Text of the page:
Rain or Shine thumps TNT to enter semis

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Maverick Ahanmisi of Rain or Shine challenges the defence of Jayson Castro of Talk N' Text during a PBA Philippine Cup game at the Mall of Asia Arena in Pasay City on Monday. PHOTO BY CZEAZAR DANCEL

Maverick Ahanmisi of Rain or Shine challenges the defence of Jayson Castro of Talk N’ Text during a PBA Philippine Cup game at the Mall of Asia Arena in Pasay City on Monday. PHOTO BY CZEAZAR DANCEL

Rain or Shine with a high-octane performance beat Talk ‘N Text ,104-89, on Monday to enter the semifinals of the Philippine Basketball Association Season 41 Philippine Cup at the Mall of Asia Arena in Pasay City.

Rain or Shine will face San Miguel Beer in a best-of-seven semifinals beginning January 5 at the same venue.

Raymund Almazan led Rain or Shine with 15 points and 10 rebounds; Jeff Chan had 13 points and Jericho Cruz 11 points. Gabe Norwood and JR Quinahan finished with 11 points each also for the Elasto Painters.

The Elasto Painters controlled the early part of the game establishing a huge lead before the end of the first half behind the nine points of Almazan and seven first half points of center Quinahan.


They sustained their offense until the second half to keep a nine-point cushion at the end of third period 84-75.

Maverick Ahanmisi, who contributed 10 points, gave Rain or Shine a 91-75 lead after converting a fast break lay-up with 10:34 left in the game.

Rookie Don Trollano, who scored nine of his 14 points in the fourth quarter, stretched Rain or Shine’s lead to its biggest (100-81) by scoring a three-pointer and a lay-up with only few minutes left in the game.

The Elasto Painters were never threatened from that point on.

Jayson Castro scored 25 points plus 11 rebounds to lead the Tropang Texters.

No protest filed

Meanwhile, the PBA office confirmed earlier that the Ginebra did not file a formal protest on Monday after suffering a controversial 83-84 loss to GlobalPort during the second phase knockout quarterfinals match on Sunday at the MOA Arena.

PBA Media Bureau Chief Willie Marcial said that they’ve waited until the 12-noon deadline but they received no formal complaint.

“We didn’t receive any complaint as of 12:05 so technically they won’t file [a protest],” Marcial told The Manila Times during a phone interview. “It was a gentleman’s act for Ginebra.

“All teams are fighting for victory during games but after that, the spirit of sportsmanship always prevail,” he added.

Marcial added that the four referees who officiated the game will be summoned by Commissioner Chito Narvasa on Tuesday to explain why they did not made a five-second violation call.

During Saturday’s game, GlobalPort point guard Stanley Pringle was trapped by the double-teaming defense of Greg Slaughter and Solomon Mercado with still eight seconds left in the game.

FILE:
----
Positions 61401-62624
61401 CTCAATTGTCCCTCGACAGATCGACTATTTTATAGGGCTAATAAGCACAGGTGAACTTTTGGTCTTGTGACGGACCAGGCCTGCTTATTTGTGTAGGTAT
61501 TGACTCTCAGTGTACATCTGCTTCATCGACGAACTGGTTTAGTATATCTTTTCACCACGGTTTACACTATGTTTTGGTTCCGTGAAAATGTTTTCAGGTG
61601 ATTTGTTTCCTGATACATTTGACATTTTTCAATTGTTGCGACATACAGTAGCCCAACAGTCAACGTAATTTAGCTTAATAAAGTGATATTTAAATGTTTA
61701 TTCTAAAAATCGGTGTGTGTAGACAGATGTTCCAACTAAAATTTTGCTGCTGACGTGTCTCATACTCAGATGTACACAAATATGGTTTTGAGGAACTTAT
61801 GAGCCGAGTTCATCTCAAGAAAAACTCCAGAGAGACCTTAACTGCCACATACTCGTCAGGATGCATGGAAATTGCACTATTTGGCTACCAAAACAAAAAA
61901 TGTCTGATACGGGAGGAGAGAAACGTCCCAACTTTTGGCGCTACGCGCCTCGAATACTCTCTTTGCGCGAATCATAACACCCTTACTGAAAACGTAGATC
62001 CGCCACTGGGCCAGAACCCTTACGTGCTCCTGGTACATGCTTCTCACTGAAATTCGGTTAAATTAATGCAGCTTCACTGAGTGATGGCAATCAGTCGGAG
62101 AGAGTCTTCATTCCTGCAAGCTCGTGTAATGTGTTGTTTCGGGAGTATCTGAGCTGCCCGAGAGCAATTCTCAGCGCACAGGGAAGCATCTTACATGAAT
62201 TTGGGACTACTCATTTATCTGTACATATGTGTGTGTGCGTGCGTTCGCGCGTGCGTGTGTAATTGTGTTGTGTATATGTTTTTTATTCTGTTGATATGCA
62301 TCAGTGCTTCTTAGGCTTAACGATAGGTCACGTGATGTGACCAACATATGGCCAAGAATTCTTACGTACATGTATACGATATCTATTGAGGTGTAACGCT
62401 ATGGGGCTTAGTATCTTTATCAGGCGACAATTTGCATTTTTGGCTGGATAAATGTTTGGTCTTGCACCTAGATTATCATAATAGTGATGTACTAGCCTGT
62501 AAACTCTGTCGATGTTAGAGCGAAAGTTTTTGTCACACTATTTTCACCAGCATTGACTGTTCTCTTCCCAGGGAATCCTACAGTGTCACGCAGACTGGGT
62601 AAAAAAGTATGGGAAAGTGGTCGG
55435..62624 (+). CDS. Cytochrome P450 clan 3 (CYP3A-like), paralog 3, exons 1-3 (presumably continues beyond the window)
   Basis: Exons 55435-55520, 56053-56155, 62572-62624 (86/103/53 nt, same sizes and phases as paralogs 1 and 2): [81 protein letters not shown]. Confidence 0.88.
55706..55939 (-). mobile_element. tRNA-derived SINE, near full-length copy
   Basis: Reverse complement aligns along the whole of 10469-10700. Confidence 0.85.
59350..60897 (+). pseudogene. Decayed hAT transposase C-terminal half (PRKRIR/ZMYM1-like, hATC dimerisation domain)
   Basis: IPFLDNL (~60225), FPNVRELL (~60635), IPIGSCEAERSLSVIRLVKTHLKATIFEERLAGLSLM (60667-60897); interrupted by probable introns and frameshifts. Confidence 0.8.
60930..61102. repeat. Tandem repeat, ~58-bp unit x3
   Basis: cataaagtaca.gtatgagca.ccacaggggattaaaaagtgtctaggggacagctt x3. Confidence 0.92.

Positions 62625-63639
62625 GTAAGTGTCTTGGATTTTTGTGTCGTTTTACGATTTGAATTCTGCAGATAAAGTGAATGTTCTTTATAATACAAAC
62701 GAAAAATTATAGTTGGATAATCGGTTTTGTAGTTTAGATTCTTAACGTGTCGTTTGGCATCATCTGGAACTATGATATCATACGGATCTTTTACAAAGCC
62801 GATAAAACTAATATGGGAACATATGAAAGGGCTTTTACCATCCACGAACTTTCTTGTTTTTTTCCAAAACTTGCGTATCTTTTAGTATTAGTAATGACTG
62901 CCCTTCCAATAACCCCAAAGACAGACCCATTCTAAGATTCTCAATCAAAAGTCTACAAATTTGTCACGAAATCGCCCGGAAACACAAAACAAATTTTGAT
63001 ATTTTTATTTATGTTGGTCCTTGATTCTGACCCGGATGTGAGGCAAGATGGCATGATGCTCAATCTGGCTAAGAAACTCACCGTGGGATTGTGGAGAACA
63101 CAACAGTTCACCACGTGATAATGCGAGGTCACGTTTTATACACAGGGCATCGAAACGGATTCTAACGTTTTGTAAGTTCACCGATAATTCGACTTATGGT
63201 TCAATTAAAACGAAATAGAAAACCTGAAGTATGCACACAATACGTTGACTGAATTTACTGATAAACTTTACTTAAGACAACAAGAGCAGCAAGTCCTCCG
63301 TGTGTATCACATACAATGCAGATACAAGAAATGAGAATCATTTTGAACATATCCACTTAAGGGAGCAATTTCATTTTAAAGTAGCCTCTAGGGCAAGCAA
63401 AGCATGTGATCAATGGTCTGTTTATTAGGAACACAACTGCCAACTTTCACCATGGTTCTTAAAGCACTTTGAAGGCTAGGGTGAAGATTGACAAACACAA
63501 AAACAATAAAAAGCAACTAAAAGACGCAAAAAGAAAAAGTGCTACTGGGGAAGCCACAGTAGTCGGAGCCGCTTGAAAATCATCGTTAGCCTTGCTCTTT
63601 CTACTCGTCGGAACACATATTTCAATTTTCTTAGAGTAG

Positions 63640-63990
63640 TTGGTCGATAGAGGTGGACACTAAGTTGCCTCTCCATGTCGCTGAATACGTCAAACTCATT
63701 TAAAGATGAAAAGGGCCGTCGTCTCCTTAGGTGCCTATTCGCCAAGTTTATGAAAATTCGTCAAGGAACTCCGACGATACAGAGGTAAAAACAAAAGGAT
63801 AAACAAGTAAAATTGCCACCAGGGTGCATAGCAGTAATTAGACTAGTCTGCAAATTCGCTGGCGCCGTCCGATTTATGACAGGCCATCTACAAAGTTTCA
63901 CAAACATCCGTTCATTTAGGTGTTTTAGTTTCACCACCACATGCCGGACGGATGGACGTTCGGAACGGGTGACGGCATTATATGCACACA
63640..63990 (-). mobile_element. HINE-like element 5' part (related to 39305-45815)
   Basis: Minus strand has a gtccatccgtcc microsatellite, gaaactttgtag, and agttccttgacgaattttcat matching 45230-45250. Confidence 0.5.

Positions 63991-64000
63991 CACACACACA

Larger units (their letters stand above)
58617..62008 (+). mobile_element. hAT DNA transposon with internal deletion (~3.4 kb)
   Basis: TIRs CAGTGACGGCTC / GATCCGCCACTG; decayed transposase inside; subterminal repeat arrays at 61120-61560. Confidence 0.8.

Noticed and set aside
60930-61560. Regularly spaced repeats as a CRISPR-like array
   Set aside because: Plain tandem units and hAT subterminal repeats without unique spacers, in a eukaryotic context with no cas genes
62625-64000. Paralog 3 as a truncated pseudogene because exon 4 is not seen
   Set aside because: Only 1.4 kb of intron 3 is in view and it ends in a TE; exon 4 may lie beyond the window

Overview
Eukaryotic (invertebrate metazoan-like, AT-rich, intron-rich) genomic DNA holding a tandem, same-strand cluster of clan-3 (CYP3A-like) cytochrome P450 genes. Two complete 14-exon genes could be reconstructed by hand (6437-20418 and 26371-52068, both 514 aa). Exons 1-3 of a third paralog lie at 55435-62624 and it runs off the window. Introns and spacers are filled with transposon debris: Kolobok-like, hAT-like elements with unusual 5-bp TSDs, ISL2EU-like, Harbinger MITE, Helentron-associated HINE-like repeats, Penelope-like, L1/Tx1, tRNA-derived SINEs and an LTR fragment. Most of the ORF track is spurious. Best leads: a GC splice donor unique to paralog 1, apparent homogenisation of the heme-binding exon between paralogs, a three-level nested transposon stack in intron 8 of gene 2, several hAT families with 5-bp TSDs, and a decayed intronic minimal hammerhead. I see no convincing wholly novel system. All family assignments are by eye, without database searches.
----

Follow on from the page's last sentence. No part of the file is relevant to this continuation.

Pringle held the ball for too long before the final buzzer sounded and the Ginebra coaching staff, led by head coach Tim Cone, was asking for a five-second violation which was not called by the referees.

After the game, Cone went to the scorer’s table to sign the score sheet signifying their intention to put the game under protest.

Ginebra was supposed to send a formal complaint plus a P20,000 cash bond before the 12 noon deadline, but failed to do so.

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2 Comments

  1. Amado P Salvador on

    That refusal of Beng to accept the very juicy bribes dangled before him showed what kind of sportman he was. Others (players) who would be faced by a similar temptation could not probably match what Beng did.

  2. Rampant gambling in professional basketball league including collegiate league has been going on ever since. So, if a favored team loses there’s a possible gambling syndicate behind that dictates the outcome. There are many ways to dictate the outcome: Bribe the good players, referees and even coaches.

    In the old MICAA days, some Crispa players were charged of throwing games. Game fixing is so rampant even then that Toyota star players Bobby Jaworski and Big Boy Reynoso chased the referee and beat thim up. Yet, not even one or a group of gambling syndicate has been charged after all these decades. If there’s one consolation, game fixing also exists in other countries not just basketball but in other sports.

    One of the greatest players who just passed away was Lim Eng Beng. Here’s what he said:

    “In 1973, before the ‘74 season, I was offered by Crispa (then a PBA team) a house and lot in exchange for leaving La Salle. It was in Quezon City, in Apple Street. And I loved La Salle so much, I turned down the house and lot,” Beng also said, re-calling the temptation of not finishing his collegiate career and leaving for the PBA earlier.

    “Not only that, as season 1974 went on, the championship game was between La Salle-Ateneo. A syndicate offered me a house and a lot to throw the game. And I still turned down the house and lot. I gave La Salle a championship.”